* Goal to treat diseases by targeting electrical signals
* May help in illnesses from diabetes to lung disorders
* GSK aims to play coordinating role in bioelectronics
By Ben Hirschler
LONDON, April 10 GlaxoSmithKline,
Britain's biggest drugmaker, is placing a small but important
bet on a new way of treating diseases by targeting electrical
signals in the body.
The company said on Wednesday it would offer a $1 million
prize to stimulate innovation in the field, as well as funding
up to 40 researchers working in external laboratories.
The initiative is a long-term gamble on the promise of a new
kind of medicine, using electrical impulses rather than the
chemicals or biological molecules found in today's drugs.
GSK believes it is ahead of rivals in the emerging area and,
given the early-stage nature of the work, the drugmaker aims to
play a coordinating role in bringing researchers together.
The new field of "electroceuticals" has also grabbed the
attention of a number of academic research groups which are
already mapping neural circuits in animals and humans, and
working on potential interventions for testing in clinical
"At GlaxoSmithKline and in academia, we are confident that
this field will deliver real medicines, and we are mobilising
resources for this journey," GSK head of bioelectronics research
Kristoffer Famm and colleagues wrote in the journal Nature.
Academic centres involved in the research effort include the
Massachusetts Institute of Technology, the University of
Pennsylvania and the Feinstein Institute of Medical Research.
The idea is to use the electrical impulses that form the
"language" of the body's nervous system to address a range of
diseases, from high blood pressure to breathing problems and,
eventually, brain disorders.
Moncef Slaoui, chairman of GSK research and development,
said bioelectronics was set to be the next big wave in medicine,
comparable to the rise in biological therapies over the past 15
years triggered by advances in biotechnology.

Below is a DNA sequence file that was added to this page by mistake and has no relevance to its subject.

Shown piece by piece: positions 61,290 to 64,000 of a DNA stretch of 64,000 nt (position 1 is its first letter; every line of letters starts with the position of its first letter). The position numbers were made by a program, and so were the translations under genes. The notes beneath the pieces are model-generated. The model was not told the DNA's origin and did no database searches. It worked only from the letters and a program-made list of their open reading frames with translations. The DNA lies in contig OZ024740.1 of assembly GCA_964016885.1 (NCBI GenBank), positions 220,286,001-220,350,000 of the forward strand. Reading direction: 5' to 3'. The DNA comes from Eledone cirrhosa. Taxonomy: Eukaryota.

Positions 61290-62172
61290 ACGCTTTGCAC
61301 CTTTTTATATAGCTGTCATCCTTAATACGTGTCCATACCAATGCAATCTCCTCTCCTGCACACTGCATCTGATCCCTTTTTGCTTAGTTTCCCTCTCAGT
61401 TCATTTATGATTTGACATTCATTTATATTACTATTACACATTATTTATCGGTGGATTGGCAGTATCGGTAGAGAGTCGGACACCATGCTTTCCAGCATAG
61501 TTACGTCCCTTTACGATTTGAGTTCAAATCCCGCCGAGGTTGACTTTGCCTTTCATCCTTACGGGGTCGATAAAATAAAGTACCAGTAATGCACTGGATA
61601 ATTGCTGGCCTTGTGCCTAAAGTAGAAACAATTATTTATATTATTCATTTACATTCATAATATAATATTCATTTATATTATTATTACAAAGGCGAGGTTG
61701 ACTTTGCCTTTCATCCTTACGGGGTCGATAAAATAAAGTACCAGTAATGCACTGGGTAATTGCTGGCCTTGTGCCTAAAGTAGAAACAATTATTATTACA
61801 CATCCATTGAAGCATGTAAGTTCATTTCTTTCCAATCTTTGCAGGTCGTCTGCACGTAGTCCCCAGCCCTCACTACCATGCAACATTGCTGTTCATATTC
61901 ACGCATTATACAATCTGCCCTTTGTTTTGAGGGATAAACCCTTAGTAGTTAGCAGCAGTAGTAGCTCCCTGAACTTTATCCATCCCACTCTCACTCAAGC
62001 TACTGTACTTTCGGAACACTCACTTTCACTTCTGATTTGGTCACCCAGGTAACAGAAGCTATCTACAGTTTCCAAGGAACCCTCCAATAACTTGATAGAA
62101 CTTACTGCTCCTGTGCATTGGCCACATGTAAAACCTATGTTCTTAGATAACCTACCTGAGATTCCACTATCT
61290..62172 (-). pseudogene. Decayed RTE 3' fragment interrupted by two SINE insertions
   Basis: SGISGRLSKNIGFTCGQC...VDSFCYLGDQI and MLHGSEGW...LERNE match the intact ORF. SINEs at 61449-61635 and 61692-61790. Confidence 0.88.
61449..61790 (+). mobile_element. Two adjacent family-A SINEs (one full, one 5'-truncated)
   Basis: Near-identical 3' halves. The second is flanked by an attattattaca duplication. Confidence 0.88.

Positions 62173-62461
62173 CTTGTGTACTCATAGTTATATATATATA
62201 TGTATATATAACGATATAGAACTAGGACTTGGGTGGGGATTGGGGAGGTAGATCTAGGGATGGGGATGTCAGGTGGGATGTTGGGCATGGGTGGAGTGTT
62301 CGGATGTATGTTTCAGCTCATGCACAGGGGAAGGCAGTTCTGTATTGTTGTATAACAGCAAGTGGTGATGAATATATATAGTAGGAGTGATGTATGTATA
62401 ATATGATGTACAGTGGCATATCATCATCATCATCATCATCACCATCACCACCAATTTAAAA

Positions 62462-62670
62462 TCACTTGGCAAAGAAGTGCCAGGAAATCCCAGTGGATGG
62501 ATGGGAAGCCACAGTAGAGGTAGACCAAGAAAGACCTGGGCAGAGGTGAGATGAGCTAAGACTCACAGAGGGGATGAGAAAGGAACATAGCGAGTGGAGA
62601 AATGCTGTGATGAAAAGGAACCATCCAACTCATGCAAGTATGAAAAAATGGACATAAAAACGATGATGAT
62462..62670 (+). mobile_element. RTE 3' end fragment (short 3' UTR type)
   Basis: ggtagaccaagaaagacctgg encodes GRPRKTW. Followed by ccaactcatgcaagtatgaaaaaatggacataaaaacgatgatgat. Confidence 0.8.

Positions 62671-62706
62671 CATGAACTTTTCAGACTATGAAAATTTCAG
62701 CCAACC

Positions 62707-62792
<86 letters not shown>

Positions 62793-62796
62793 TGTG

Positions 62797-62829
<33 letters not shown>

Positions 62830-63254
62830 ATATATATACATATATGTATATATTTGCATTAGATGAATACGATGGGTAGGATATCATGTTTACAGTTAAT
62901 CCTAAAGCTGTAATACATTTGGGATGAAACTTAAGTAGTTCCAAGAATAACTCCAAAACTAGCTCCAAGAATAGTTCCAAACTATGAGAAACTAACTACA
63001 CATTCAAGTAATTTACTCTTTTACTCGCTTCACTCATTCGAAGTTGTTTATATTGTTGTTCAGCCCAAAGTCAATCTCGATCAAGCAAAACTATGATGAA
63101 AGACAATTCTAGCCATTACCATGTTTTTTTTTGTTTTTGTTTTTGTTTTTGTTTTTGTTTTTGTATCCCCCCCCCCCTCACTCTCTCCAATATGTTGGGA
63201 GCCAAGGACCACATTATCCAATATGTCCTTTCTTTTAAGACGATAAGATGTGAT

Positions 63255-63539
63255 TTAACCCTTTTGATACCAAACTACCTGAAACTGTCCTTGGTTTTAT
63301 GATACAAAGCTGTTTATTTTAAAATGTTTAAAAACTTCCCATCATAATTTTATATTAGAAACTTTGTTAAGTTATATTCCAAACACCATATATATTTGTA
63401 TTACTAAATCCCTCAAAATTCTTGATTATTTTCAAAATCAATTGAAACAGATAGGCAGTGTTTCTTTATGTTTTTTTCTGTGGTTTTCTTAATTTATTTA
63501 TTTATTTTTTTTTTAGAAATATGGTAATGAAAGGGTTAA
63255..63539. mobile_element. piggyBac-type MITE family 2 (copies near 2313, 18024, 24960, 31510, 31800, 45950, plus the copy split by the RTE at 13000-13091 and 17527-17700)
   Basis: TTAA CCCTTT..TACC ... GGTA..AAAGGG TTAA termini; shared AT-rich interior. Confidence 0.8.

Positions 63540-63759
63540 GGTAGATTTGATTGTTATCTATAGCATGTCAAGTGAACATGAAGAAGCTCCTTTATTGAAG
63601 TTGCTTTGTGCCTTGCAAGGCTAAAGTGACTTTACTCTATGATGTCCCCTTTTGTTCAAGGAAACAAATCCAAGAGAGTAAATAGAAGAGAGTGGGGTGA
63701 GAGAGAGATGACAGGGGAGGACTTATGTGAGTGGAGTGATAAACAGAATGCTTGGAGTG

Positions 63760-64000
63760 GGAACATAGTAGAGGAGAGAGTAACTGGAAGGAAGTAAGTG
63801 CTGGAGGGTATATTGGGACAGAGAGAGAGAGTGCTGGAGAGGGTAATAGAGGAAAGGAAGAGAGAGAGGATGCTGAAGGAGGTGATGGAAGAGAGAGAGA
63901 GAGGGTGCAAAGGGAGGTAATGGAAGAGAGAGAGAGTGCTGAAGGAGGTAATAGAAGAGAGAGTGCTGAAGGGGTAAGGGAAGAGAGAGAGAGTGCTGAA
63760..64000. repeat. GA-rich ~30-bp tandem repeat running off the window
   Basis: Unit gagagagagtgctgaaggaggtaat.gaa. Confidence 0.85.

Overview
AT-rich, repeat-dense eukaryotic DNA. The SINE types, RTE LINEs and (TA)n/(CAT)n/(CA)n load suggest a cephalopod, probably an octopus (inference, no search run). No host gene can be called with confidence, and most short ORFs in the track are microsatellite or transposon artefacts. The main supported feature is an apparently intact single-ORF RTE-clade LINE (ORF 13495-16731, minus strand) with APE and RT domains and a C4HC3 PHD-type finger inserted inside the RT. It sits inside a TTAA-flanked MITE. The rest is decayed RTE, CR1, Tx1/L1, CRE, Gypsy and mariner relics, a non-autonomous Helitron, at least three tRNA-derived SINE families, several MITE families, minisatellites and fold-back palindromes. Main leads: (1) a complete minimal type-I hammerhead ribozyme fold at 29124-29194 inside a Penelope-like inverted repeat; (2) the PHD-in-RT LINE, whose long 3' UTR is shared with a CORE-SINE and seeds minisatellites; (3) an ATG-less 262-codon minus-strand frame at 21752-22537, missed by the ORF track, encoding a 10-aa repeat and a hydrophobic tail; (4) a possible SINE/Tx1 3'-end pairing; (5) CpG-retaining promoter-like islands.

"This is our vision for the next 10 to 20 years," he told
Reuters. "In the future, a big chunk of R&D will be doing
The concept is not completely new. Large-scale electrical
devices have been used for years as heart pacemakers and, more
recently, electrical stimulation has been applied to treat
Parkinson's disease, severe depression and some neurological
disorders, as well as to improve bladder control.
St. Jude Medical, for example, on Wednesday won
European approval for a brain implant to treat an incurable
neurological condition called dystonia, while nerve-deadening
devices have also been shown to reduce stubbornly high blood
But in future GSK wants to apply electrical interventions at
the micro level by targeting specific cells within neural
circuits. That could lead to novel nanoscale implants to coax
insulin from cells to treat diabetes or correct muscle
imbalances in lung diseases or regulate food intake in obesity.
The approach could also one day be used to treat disorders
of the brain itself - assuming scientists can decipher the
hugely complex neural circuitry involved.
Exploiting the potential of the new field will involve
combining skills from biology, computing, material science and
nanotechnology, including devising new kinds of miniature power
It is ambitious work but there have been impressive strides
in bringing together biology and computers recently, such the
case of a 58-year-old paralysed woman who last year used an
experimental brain-computer interface to move a robotic arm by
GSK will host a global forum in December to bring research
leaders together and collectively identify one key hurdle in the
field. The $1 million prize will go to the research group able
to overcome that hurdle.